MINNEAPOLIS (AP) — Bumper crops and slightly better prices for some commodities weren’t enough to save most Minnesota farmers from a fifth straight year of thin profits in 2017, according to a report released Tuesday.
The annual analysis from University of Minnesota Extension and the Minnesota State colleges and universities system found that nearly one-third of Minnesota farmers saw their net worth decrease in 2017. The state’s median farm income was about $28,500, down from about $36,000 in 2016.
Dairy farmers faced some of the toughest challenges, Extension economist Dale Nordquist said. Milk prices tanked in the second half of the year, he said and a lot of farmers are now losing $2 on every hundred pounds of milk they produce. Pork producers were the one group that enjoyed higher profits thanks to somewhat better prices after losses the year before, he said. High-to-record yields have helped crop farmers “tread water” and withstand low prices, he said.
“It certainly wasn’t the year we needed to turn things around,” Nordquist said. “It was a tough year for crop producers and a little better for livestock producers. … It wasn’t really enough to make up the difference.”
The report comes at a gloomy time for agriculture across the country. The U.S. Department of Agriculture forecasts that net farm income nationwide will fall 6.7 percent this year, to $59.5 billion, which would be the lowest level since 2006 and far below the record set in 2013 of over $120 billion. Low commodity prices have been the main reason. And the USDA predicts net farm income is likely to remain flat over the next 10 years, falling in real terms after inflation.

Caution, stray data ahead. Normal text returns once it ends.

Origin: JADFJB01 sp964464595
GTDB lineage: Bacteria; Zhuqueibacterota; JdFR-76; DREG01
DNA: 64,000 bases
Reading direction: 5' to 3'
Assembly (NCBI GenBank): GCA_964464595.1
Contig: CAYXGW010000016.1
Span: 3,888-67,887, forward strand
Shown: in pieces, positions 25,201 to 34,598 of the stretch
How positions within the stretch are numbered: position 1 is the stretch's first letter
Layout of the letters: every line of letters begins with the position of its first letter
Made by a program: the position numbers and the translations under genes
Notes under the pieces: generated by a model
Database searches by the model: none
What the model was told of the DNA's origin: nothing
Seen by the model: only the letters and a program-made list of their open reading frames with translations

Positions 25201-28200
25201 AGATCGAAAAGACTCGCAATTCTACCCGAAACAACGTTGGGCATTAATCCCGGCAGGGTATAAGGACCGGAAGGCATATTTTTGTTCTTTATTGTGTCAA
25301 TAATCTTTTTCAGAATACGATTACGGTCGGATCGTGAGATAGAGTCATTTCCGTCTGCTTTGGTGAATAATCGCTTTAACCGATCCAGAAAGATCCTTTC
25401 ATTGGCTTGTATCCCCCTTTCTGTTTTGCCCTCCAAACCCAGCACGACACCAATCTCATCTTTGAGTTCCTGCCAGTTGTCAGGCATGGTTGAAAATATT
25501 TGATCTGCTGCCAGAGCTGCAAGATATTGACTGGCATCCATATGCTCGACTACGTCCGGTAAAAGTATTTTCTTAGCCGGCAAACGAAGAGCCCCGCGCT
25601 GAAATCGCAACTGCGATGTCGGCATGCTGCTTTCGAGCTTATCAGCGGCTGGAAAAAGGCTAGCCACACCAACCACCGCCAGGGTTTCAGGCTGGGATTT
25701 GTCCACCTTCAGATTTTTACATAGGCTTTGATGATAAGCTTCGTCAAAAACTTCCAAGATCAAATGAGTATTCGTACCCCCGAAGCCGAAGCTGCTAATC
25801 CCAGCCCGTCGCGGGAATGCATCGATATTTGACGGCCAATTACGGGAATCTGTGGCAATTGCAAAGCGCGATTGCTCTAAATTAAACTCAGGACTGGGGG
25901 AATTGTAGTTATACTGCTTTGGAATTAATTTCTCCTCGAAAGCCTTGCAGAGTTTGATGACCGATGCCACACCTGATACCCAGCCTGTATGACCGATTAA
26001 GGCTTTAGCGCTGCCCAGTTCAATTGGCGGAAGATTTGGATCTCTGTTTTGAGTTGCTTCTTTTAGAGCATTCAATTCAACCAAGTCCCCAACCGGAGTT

Minnesota’s dairy farmers enjoyed relatively profitable prices in the first half of 2017 before the bottom fell out of the market and left them squeezed between low milk prices and higher feed costs, Nordquist said. Some are deciding to call it quits because of the financial stresses, he said. Many producers are older with fewer cows, he said. It’s tough for farmers in that situation to decide whether to invest more money in aging facilities or do something else, he said.
The findings rang true for Tom Sedgeman, who has about 380 cows on his farm near Sauk Centre. He said he’s more concerned about the impact of the downturn on younger farmers than himself.
“In my case, I’m 62. We’re able to withstand a few more things than the younger generation,” he said.
Sedgeman is particularly concerned for his son-in-law, a fellow farmer who wonders whether there will be opportunities for his young children to farm.
“In today’s world it’s extremely difficult to start from scratch, the capital investment is just so huge,” he said.
While Minnesota corn and soybean farmers harvested a “tremendous crop,” Nordquist said, so did farmers across the Corn Belt, keeping prices low. Fortunately, he said, there’s been a “little bit of a run-up” in world prices for soybeans and corn in the last few weeks, mostly because of the drought in Argentina, so some producers have taken advantage to get better prices for their 2017 crops and lock in those prices for 2018.
Although Minnesota’s crop farmers have struggled with low profits for the past five years, Nordquist said it’s not a crisis for most. Balance sheets for most remain “pretty strong” because their strong yields have given them more bushels to sell, he said.
The study looked at data from over 2,100 participants in Minnesota State’s farm business management programs and over 100 members of the Southwest Minnesota Farm Business Management Association. The participants represent about 10 percent of the state’s commercial farmers.
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